Every time I write one of these posts I say, It's been too long since I have written one of these! I guess all my classroom posts got booted right out the door when I started doing Bachelor recaps? Listen, I don't understand the way it works either. But have no fear, Bachelor is almost over and then we can go back to talking classroom shenanigans all we want. Hallelujah!
My AP class is starting to feel a little bit more pressure as we go into spring. The AP Lit test is two months from tomorrow. It always blows my mind how we start the year and we're like, "Ah we got nine months to study for this bad boy!" and then all of a sudden we only have two months left. In any case, I feel like the kids are prepared or on their way to be being prepared by May so I try not to stress out too much, and I try not to stress them out. I think that's important. I remember having teachers in high school who were always so stressed about looming tests that I felt like they were implying that they had no hope in our ability as students to pass them. Now, looking on the other end, I know that my worries come not from the students' ability, but from if I have done everything I could to prepare them. Sometimes being an educator feels so daunting.
We just finished reading Catcher in the Rye a few weeks ago. There are so many great things to discuss with Catcher. It's one of my top five personal favorite books so I feel very grateful that I get to choose the curriculum for AP and that my principal is so great about supporting teachers in the material they choose to teach, even if it might be a tad controversial. Here are some of the things we discussed with Catcher in the Rye:
- Censorship. Should a book like Catcher in the Rye be censored? The language is horrible (although many students argue no worse than what they hear in the halls), there is sex (or at least, talk of sex), drinking, smoking, etc. At what point do we censor books and why? I was impressed this year with the conversation that came from it. There were A LOT of different view points, but the one thing all students seemed to agree on is that books with messages of hate or crime against certain groups of people have no place in a high school. I thought that was interesting as students in past years have never even considered that.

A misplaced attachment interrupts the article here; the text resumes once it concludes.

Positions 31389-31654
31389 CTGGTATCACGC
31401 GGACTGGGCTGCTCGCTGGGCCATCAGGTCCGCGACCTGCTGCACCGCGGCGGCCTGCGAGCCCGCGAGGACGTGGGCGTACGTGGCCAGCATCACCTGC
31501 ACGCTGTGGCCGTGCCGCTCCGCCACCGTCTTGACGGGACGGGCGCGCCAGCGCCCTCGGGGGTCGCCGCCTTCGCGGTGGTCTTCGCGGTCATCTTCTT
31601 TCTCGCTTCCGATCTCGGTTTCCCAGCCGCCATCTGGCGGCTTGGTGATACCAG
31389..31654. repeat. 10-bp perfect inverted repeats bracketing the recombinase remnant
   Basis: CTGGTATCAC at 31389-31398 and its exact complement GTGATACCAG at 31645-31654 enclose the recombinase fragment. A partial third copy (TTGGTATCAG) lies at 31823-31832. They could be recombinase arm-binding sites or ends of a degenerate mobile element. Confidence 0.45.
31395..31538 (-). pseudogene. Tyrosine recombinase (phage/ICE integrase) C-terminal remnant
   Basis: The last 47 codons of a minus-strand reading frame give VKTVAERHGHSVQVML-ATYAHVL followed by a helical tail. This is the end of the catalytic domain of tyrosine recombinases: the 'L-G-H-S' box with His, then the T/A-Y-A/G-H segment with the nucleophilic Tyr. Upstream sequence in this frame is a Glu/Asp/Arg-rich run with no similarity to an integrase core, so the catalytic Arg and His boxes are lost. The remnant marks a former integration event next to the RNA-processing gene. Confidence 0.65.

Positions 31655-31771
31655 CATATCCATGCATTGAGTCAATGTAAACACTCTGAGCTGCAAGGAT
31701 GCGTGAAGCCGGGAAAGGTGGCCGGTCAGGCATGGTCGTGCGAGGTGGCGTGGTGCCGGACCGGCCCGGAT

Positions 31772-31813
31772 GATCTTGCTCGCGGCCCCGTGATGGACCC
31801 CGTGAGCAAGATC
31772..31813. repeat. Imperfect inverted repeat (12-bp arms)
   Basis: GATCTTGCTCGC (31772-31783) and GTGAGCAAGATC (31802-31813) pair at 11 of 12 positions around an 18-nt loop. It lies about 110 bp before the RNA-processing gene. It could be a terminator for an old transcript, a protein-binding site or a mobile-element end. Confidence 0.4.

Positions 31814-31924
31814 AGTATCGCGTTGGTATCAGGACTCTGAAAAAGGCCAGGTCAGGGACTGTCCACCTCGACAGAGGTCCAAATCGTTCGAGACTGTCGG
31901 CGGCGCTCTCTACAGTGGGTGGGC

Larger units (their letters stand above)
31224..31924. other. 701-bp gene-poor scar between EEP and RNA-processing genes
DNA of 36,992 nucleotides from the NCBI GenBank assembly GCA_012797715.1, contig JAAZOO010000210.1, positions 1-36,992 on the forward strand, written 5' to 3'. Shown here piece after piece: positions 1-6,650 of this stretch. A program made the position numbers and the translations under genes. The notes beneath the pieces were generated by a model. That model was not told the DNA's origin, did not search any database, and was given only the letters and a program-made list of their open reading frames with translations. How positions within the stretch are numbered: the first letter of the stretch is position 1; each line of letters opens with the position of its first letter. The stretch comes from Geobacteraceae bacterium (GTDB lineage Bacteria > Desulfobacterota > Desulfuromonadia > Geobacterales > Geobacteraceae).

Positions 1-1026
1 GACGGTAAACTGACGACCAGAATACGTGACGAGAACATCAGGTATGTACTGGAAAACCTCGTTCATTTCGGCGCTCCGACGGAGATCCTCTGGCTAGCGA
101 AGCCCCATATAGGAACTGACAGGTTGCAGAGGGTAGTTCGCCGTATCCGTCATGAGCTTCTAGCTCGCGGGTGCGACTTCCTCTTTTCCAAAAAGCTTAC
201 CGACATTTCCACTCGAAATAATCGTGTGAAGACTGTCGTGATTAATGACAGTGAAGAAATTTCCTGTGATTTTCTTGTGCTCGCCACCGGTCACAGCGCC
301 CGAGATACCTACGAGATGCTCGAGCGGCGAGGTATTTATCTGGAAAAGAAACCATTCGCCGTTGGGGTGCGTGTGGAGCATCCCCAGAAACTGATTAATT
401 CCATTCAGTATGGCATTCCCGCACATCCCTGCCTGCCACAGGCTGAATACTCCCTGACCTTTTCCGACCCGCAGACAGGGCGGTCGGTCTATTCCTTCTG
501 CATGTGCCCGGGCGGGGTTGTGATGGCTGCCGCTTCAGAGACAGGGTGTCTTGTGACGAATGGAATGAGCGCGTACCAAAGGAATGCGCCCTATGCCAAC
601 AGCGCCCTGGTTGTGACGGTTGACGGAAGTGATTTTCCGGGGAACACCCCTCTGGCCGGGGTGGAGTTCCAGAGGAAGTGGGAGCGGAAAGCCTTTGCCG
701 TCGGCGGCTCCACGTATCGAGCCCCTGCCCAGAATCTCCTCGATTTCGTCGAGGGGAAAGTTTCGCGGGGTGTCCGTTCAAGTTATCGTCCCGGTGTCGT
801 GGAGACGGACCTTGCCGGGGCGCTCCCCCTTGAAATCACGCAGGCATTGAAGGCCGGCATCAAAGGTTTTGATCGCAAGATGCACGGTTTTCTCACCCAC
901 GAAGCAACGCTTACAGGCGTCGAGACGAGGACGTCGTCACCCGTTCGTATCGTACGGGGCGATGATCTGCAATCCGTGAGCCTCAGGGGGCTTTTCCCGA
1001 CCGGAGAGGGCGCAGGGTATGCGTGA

- The purpose of slang. One of my favorite conversations that comes when we do Catcher in the Rye is what is the purpose of slang in our society. Who uses slang (primarily young people) and why (to distinguish themselves from parents, teachers, etc) and what makes slang words come in and out. Students had to find 20 slang words or expressions from the book and identify from the context what the meaning was. Then they had to work together in groups to come up with a list of the 20 most popular slang words among their age group today. I LOVED this discussion. The kids were all about it, too. I guess they've always had a hidden desire to educate their teacher on their vernacular and how to properly use their words. I learned all the hip new slang like savage, same, bye felicia. You know, all the good stuff.
- Holden as a morally ambiguous character. I really loved this discussion this year. The kids seemed to take it deeper than they ever have before. At the beginning of the book I tell students that as they read they need to decide whether or not they think Holden Caulfield is a good person. Of course, this challenges their notions of what it means to be "a good person." Holden is a 17 year old protagonist who swears like a sailor, calls a prostitute, drinks and smokes day and night, drops out of school, etc. On the surface it's very easy to say that he has no morals. But a closer look at Holden and there is so much more going on to him. He cares deeply for his family, has never fully recovered from the death of his brother, wants to love and be loved but doesn't know how. He is always kind to women and children, and the people who bother him the most are the privileged boys who go to his school and treat other people poorly or never have to work for anything. The title Catcher in the Rye is one big metaphor for Holden's desire to protect the innocence of children (to literally be someone who catches children who are playing in a field of rye from falling off the edge). Ah, just talking about it I want to start the unit all over again and teach it again.
One thing for certain, the kids all love reading Catcher in the Rye. The easy language is a welcome switch from the dialect of Their Eyes Were Watching God and the old English of Othello. We usually fly through this book. It doesn't hurt that it's only 200 pages. If any of you haven't read it, I encourage you to and then tell me what you think. I think you will really love it!